Saturday, March 23, 2013

poem for Vic — Inspired by Bukowski

                                — Inspired by Bukowski

He had a bark loud enough to wake the neighbors; they'd glare at me 
when I went out every morning for another drenched newspaper, 
its wet ink as indecipherable as Sanskrit - and, sure, he'd bitch about it plenty
like it was my fault for not outrunning the dew when he was well aware he'd 
kept me up all night with his railing against this n' that, whatever had stirred his pot 
to boiling at that particular, peculiar moment, leaving me to clean up after words.

I can't say as I'd blame him (much) - I had plenty to simmer about myself
in those eclectic, electric days, those tornadic nights when sleep eluded us both.

His constant two-fingered pecking on his battered typewriter drove me
to despair and back, and I'd hiss at him for being a typist, not a writer.

He'd cackle and throw his empty beer can at my head - I learned to dodge
quick after that first blackened eye - was it his fault? I'd known before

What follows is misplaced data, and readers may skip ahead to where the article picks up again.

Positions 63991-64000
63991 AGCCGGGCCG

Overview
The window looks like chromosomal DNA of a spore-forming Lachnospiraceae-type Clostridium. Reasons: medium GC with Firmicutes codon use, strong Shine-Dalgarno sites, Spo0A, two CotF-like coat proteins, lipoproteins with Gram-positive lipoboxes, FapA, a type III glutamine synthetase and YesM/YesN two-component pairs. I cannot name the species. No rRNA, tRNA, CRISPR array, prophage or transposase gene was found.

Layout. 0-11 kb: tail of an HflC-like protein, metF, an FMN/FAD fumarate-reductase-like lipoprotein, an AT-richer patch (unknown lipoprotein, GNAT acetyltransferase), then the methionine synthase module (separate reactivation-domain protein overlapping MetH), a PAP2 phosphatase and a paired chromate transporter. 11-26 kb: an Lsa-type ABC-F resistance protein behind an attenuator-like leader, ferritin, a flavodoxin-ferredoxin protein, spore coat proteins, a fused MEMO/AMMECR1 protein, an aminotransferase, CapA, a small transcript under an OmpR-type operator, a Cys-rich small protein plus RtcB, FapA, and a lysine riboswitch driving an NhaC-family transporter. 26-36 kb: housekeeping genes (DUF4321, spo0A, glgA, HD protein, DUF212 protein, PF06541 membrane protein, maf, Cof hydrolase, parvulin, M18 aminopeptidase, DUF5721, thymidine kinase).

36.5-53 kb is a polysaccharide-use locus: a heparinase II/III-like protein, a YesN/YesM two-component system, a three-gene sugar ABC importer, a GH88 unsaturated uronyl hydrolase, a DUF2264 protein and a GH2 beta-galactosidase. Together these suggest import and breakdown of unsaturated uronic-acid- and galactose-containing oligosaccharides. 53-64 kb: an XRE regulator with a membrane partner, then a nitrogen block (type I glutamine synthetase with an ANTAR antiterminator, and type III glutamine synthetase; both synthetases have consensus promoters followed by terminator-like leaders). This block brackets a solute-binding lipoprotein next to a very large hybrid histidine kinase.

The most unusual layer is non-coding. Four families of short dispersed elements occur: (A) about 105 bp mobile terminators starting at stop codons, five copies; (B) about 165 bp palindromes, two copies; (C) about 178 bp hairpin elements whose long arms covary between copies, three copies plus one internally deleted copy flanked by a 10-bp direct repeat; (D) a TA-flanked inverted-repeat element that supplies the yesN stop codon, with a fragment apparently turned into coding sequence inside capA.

that he'd practiced his pitch until it hit the speed of sound, popping our windows - 
it didn't matter if it was wadded up paper, empty cans, a glass ashtray - 
he'd toss whatever he could manage to pick up, especially after I hid his keys 
to keep his sodden ass at home, to keep the rest of the world at bay - 

and yes, he bayed at the moon, too - perturbed it waned too often
for his sextant to find the galaxy he wanted when he wanted it, even if
he wouldn't wear those ugly, stupid glasses he'd picked out - he'd hide those
from himself. I think it was his vanity refusing to admit he'd gotten older,
but apparently no wiser. I never called him Hank - I called him Chas, Buk,
Pervert, Lush, Lech, My Lovely, anything to tease him or make him mad enough
to start his blasted two-fingered drilling again. Sometimes, it'd soothe me - 
at least, until he'd insist on reading it to me in his sloppy, slurred voice.

He could sing better than that, but refused to, damn his sorry hide.           

After all those years of unrestrained misbehavior, 
of tempestuous, fractured moments, I finally forgave him
when he had that picture taken for me in an clean suit and a Fedora;

he stood, slanted, somewhere between 
those terrible truths and a curvaceous curse.